The first thing we did was create a presentation for our mentee, which we presented on their first day. For me, I felt that it was a standard thing to do. We often get that “spiel” at the beginning of the school semester, outlining the learning outcomes of the class, setting the expectations and the deliverables over the course of the term, and how they are evaluated. We decided to do the same in the context of our mentee’s internship. We gave them a rundown of who we are, the team they’re joining, what we expect from them as a mentee, and what they should expect from us as mentors. I think that it helps put everyone on the same page, and leaves our mentee in a “less confused” state.

The second thing we decided to do was give weekly goals to aim for. I got this suggestion from my senior co-worker in the second or third week into our mentorship, and he mentioned that it can give some purpose for the work week. I will admit that we didn’t follow through with this all the way as I would have liked. That being said, from the feedback we got from our intern, he seemed to like this approach, so that is something we will be definitely continuing with going forward.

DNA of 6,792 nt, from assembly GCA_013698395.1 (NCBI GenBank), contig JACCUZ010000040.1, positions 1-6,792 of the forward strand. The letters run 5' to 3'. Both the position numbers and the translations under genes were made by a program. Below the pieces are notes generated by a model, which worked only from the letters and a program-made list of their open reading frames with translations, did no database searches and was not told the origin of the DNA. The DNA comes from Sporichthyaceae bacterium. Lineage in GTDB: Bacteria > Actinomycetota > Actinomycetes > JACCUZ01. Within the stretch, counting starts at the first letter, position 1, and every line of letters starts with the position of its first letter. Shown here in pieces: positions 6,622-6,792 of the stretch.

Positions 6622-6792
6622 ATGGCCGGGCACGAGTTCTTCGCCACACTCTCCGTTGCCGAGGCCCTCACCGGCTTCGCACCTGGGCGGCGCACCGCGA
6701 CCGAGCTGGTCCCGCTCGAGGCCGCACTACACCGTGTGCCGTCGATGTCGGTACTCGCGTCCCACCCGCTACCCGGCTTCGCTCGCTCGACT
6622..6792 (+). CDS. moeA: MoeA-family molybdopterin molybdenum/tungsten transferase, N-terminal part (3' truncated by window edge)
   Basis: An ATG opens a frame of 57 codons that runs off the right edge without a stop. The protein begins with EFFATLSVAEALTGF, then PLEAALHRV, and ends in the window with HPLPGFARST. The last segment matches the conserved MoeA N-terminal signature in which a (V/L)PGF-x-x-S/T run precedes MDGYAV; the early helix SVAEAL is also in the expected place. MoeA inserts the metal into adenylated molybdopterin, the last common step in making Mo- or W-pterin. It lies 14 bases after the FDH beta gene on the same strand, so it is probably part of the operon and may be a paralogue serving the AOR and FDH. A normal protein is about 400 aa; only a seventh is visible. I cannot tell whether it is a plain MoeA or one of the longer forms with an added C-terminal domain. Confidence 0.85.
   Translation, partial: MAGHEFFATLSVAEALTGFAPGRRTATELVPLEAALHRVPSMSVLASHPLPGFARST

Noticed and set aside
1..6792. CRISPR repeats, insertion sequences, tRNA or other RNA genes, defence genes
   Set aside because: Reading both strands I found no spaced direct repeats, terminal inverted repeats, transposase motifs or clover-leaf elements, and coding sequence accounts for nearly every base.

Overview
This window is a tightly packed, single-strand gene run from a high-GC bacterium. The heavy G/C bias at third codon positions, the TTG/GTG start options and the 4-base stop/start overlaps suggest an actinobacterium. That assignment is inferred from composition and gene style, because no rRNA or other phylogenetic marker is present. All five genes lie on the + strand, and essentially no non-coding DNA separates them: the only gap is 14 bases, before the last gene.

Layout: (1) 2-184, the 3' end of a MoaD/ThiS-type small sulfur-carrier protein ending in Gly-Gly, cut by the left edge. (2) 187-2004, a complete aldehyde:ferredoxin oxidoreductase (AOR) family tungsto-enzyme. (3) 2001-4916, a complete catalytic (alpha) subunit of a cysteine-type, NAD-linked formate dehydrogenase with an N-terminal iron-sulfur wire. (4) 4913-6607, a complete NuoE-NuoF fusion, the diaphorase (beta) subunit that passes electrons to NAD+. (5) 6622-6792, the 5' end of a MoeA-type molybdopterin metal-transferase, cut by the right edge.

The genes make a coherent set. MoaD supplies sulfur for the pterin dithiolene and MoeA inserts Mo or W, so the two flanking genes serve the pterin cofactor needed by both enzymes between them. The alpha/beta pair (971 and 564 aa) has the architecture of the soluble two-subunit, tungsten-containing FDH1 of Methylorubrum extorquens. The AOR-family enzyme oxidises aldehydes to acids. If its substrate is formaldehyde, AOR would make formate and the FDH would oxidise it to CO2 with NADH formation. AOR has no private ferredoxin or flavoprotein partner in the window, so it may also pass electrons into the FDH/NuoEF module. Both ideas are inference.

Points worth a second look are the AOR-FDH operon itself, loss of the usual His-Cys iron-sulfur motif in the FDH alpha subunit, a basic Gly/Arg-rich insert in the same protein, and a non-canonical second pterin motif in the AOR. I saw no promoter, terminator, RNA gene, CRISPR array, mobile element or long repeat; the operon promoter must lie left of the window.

Lastly, we decided to do daily sync-up meetings. We did this for a few reasons. The first was to provide our mentee the opportunity to ask questions about the things they’re working on. More often than not for me at least, I hesitate to ask questions; however, when someone proactively asks me about something, I tend to answer or ask for more guidance. This is the kind of environment we wanted to provide to our mentee. The other reason was to provide a platform to talk about our personal anecdotes. As I might have alluded to in previous posts, I had this huge issue of “imposter syndrome” when I started. When surrounded by other individuals that are delivering on their tasks and you see that you’re maybe not going as fast or not doing enough, I found myself quickly casting doubt on myself, and often kept this bottled up inside (which is not healthy, by the way). By giving us this extra time to talk about these things, my tag team partner and I hoped to encourage our mentee to be curious and not be discouraged by roadblocks: they are part of the learning experience of both a student and a full time employee.